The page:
Biden forges new $475M cam­paign to dri­ve up­take of Pfiz­er and Mod­er­na's bi­va­lent Covid vac­cines

As on­ly about 11% of Amer­i­cans have so far re­ceived the bi­va­lent boost­er shots from Pfiz­er and Mod­er­na, and on­ly 30% of those over 65 years of age, the Biden ad­min­is­tra­tion on Tues­day launched a 6-week, $475 mil­lion push to in­crease those num­bers as tens of mil­lions of jabs sit on shelves.

The Biden team not­ed that there are now more than 70,000 lo­ca­tions of­fer­ing the up­dat­ed vac­cines, and HHS is ex­pand­ing to mo­bile and rur­al set­tings with more flex­i­ble or­der­ing op­tions for providers.

Pfiz­er and part­ner BioN­Tech said last week that the im­mune re­sponse in­duced by their bi­va­lent Covid-19 vac­cine against the new­er sub­lin­eages, in­clud­ing BA.4.6, BA.2.75.2, BQ.1.1 and XBB.1, saw a greater in­crease in neu­tral­iz­ing an­ti­body titers when com­pared to the orig­i­nal ver­sion of Comir­naty. Mod­er­na’s boost­er al­so met its pri­ma­ry end­point, with sig­nif­i­cant­ly high­er neu­tral­iz­ing an­ti­body titers against BA.4/BA.5 com­pared to a boost­er of the orig­i­nal Spike­vax vac­cine.

The CDC on Tues­day al­so re­leased new da­ta on the bi­va­lent vac­cines that looked at ab­solute vac­cine ef­fi­ca­cy (aVE), cal­cu­lat­ed by com­par­ing the odds of re­ceipt of a bi­va­lent boost­er dose (af­ter two, three, or four mono­va­lent vac­cine dos­es) to be­ing un­vac­ci­nat­ed (ze­ro dos­es of any Covid vac­cine) among case- and con­trol-pa­tients.

“aVE of a bi­va­lent boost­er dose re­ceived af­ter ≥2 mono­va­lent dos­es (com­pared with be­ing un­vac­ci­nat­ed) was sim­i­lar among per­sons aged 50–64 years (28%) and ≥65 years (22%) but var­ied some­what by num­ber of pre­vi­ous mono­va­lent vac­cine dos­es,” the CDC said. “Among adults aged 18–49 years, aVE af­ter ≥2 mono­va­lent dos­es(43%) was high­er than that for old­er age groups and did not vary among those who re­ceived 2 or 3 pre­vi­ous mono­va­lent vac­cine dos­es.”

The Cen­ters al­so re­leased new da­ta on Pfiz­er’s block­buster an­tivi­ral Paxlovid, which again proved to be help­ful for those who were old­er and more at risk.

Dur­ing the 30 days af­ter a COVID-19 di­ag­no­sis among the group that CDC looked at, 5,229 (or 0.75%) per­sons were hos­pi­tal­ized; 3,311 (63.3%) of these hos­pi­tal­iza­tions oc­curred among per­sons aged ≥65 years. “Among the 198,927 Paxlovid re­cip­i­ents, 930 (0.47%) were hos­pi­tal­ized com­pared with 4,299 (0.86%) of non­re­cip­i­ents,” the CDC said.

“Paxlovid works in those at high risk of pro­gres­sion,” Walid Gel­lad, pro­fes­sor at the Uni­ver­si­ty of Pitts­burgh, told End­points News. “We’ve just lost sight of who is at high risk of pro­gres­sion.”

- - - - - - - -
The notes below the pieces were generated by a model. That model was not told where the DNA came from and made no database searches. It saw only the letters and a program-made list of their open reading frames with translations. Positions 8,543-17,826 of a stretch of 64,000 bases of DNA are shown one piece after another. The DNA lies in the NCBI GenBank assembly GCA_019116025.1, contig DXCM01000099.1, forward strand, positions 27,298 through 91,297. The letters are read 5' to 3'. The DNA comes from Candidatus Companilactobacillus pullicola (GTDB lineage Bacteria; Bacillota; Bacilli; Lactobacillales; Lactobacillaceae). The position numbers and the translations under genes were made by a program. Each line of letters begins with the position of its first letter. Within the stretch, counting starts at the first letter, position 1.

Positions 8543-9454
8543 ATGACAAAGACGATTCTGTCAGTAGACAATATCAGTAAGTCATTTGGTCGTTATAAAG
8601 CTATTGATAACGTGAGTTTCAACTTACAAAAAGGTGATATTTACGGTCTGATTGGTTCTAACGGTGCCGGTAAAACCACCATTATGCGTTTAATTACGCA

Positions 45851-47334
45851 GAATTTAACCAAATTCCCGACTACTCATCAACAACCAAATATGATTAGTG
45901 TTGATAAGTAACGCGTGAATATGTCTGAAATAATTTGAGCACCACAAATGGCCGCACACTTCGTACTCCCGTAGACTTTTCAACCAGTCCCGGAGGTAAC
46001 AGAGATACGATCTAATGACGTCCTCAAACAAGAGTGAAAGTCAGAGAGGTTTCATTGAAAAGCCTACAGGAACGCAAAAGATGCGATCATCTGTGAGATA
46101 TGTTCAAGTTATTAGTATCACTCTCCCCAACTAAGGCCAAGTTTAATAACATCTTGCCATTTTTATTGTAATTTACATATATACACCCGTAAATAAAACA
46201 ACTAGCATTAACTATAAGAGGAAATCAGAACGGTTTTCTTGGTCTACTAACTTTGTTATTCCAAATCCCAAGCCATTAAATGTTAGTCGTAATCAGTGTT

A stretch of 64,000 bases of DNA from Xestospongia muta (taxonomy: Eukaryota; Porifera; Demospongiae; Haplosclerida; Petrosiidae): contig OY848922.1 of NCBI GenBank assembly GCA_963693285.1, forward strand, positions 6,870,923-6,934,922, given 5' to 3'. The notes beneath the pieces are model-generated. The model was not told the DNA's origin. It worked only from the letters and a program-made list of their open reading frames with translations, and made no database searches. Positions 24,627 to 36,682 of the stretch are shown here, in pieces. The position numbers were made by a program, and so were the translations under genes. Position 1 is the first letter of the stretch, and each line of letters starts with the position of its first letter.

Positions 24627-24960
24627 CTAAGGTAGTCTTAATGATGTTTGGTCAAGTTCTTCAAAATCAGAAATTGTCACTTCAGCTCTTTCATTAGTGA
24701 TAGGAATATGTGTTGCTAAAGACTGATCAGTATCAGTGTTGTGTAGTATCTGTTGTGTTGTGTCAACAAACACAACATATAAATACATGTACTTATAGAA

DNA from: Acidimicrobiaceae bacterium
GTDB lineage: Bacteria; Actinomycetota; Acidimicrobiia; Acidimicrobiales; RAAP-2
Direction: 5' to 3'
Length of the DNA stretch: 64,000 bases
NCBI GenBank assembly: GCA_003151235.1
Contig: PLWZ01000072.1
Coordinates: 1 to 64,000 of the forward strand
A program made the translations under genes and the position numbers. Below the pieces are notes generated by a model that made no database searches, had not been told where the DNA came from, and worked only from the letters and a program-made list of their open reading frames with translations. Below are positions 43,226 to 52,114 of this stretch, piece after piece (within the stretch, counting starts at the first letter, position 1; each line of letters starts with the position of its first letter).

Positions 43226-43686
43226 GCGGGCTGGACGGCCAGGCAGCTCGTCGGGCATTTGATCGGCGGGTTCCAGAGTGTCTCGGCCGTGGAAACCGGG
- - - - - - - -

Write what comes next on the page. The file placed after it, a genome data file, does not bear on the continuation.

On the vac­cines, Gel­lad al­so ques­tioned why those who are aged 18 to 49 with three Covid-19 vac­cine dos­es al­ready ad­min­is­tered “are en­cour­aged to get the bi­va­lent af­ter 2 months or else they are not up to date. Based on this vac­cine ef­fi­ca­cy?”

The dri­ve to get more bi­va­lent shots in­to arms from Biden will al­so come with fund­ing. HHS said it will in­vest $350 mil­lion in­to com­mu­ni­ty health cen­ters, which they can use for mo­bile, dri­ve-up, walk-up, or com­mu­ni­ty-based vac­ci­na­tion events, as well as part­ner­ships with com­mu­ni­ty and faith-based or­ga­ni­za­tions for vac­ci­na­tion ac­tiv­i­ties, rais­ing aware­ness of the up­dat­ed shot, and more.

An­oth­er $125 mil­lion will go to ef­forts to get more old­er Amer­i­cans and peo­ple with dis­abil­i­ties vac­ci­nat­ed, in­clud­ing through ac­ces­si­ble vac­ci­na­tion clin­ics, in-home vac­ci­na­tions, trans­porta­tion, out­reach and ed­u­ca­tion.

“HHS is stand­ing up pop-up vac­cine clin­ics and ed­u­ca­tion­al booths at ma­jor com­mu­ni­ty gath­er­ings – from li­braries to sport­ing events to coun­ty fairs, and more,” the ad­min­is­tra­tion said. “Or­ga­ni­za­tions around the coun­try are an­swer­ing the call to host more com­mu­ni­ty-based vac­ci­na­tion clin­ics in New Or­leans, LA, Al­bu­querque, NM, Hous­ton, TX, Jack­son, MS, Mi­a­mi, FL, Justin, TX, San An­to­nio, TX, Dal­las, TX, At­lanta, GA, Berea, OH, and Sal­is­bury, MD.”

Big Phar­ma's Twit­ter ex­o­dus; Mer­ck wa­gers $1.35B on buy­out; $3.5M gene ther­a­py; and more

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Paul Perreault, CSL Behring CEO

CSL lands FDA ap­proval for he­mo­phil­ia B gene ther­a­py, sets $3.5M list price

The FDA has approved the world’s first gene therapy for hemophilia B, ushering into the market a treatment that’s historic in both what it promises to do and how much it will cost.

CSL will be marketing the drug, Hemgenix, at a list price of $3.5 million — which sets a new record for the most expensive single-use gene therapy in the US.

In a statement provided to Endpoints News, the Australian company noted that the current costs of treating people with moderate to severe hemophilia B can be significant over a lifetime. By some estimates, healthcare systems could spend more than $20 million per person.